A former AOL vice president is poised to become one of the Central Intelligence Agency’s top science and technology officers. But before you make those jokes about CD-ROMs and octogenarians on dial-up, keep in mind: she’s also been a NASA Jet Propulsion Lab engineer, a top spy, and a champion of open source software, too.
Dawn Meyerriecks was in charge of AOL’s product technologies group, where in the mid-2000s she oversaw the relaunching of aol.com and the company’s iconic Instant Messenger. That makes her the first Internet executive to become one of the CIA’s top techies.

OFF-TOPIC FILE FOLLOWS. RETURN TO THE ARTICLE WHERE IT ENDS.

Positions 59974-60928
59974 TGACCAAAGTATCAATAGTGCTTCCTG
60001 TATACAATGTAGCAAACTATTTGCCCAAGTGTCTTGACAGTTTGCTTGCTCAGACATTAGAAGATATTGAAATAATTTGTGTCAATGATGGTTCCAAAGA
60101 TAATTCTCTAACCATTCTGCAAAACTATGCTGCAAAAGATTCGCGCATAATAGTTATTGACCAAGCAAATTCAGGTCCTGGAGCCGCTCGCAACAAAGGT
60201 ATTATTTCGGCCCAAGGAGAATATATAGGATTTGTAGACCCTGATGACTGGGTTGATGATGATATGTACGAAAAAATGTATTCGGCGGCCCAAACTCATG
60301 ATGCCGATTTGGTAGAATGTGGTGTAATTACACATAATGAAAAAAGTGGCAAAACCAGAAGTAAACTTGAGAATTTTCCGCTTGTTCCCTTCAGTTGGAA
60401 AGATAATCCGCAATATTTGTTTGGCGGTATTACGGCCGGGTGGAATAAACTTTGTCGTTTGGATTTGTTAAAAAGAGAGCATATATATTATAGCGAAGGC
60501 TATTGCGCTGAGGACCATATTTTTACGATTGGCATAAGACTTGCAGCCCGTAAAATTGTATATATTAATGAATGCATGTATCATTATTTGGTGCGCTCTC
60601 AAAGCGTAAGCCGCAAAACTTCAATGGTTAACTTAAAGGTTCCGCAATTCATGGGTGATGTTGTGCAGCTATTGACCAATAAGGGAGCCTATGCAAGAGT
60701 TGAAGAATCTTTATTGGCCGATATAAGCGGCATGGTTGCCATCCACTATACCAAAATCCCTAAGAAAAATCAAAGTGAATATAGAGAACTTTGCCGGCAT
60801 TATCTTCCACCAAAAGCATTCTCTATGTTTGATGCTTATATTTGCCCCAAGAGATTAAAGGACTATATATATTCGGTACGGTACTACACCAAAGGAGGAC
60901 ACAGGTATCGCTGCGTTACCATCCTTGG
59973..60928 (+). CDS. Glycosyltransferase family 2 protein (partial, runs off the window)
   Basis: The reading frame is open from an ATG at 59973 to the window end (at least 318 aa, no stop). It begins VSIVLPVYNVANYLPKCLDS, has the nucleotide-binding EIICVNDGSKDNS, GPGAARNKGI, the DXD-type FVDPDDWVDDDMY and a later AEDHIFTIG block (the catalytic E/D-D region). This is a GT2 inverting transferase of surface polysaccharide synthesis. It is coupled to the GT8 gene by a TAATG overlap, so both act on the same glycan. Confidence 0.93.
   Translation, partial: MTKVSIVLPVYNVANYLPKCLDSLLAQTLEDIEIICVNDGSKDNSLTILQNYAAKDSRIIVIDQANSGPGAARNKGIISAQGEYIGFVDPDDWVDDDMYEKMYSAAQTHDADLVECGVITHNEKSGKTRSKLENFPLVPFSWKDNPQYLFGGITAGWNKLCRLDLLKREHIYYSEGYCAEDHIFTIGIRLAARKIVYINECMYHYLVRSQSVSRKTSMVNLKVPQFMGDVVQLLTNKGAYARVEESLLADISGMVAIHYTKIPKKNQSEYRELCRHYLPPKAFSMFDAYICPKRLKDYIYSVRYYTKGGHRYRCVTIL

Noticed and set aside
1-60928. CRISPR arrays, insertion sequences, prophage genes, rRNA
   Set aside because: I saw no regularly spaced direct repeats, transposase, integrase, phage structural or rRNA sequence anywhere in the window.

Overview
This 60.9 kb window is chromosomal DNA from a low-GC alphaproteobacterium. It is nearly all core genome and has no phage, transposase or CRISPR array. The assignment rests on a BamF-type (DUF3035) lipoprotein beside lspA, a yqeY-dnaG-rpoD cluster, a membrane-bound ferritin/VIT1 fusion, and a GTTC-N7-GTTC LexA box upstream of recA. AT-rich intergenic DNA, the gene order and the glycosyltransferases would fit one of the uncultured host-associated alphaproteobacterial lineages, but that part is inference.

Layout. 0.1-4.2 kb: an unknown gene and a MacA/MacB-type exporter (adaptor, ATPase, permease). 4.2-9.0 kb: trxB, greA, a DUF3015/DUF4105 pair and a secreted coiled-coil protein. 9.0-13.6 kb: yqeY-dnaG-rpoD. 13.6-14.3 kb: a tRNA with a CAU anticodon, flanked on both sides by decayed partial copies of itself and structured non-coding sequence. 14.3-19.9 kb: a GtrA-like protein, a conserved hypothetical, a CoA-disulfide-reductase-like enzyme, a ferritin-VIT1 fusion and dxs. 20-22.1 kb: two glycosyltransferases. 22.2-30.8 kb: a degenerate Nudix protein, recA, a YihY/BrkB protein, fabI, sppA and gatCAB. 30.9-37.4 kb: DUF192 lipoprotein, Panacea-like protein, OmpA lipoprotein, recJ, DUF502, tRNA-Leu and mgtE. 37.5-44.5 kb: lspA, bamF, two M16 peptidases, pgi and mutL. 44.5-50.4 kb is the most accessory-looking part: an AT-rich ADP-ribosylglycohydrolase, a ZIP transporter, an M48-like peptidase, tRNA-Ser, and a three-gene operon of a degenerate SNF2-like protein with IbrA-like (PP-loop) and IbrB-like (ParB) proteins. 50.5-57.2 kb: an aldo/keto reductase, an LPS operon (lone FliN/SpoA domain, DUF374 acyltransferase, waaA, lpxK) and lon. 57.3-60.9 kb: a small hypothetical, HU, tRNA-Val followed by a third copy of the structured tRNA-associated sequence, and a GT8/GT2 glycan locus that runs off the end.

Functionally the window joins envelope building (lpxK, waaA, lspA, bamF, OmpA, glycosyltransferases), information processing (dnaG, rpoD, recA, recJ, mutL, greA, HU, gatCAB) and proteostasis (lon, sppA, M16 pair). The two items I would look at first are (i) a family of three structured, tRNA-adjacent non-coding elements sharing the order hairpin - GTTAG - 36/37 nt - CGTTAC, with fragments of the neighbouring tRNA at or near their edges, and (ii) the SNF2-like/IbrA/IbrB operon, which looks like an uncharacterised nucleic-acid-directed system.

Meyerriecks’ move to become Langley’s Deputy Director for Science and Technology isn’t entirely unexpected, however. Not only has she spent most of her career in the worlds of national security, intelligence, and aerospace — first at JPL, and most recently as Deputy Director of National Intelligence for Acquisitions and Technology. (The AOL job came in between.) But the intelligence community has also become increasingly aggressive in reaching out to Silicon Valley and the broader technology community. This appointment might make those ties even tighter — that is, if beleaguered AOL is still considered a legitimate tech credential.
In a 2011 interview, Meyerriecks claimed that the AOL experience made her a better government tech exec. “One of the lessons I learned from AOL is that you can actually deliver innovation without asking for additional dollars,” she told Geospatial Intelligence Forum.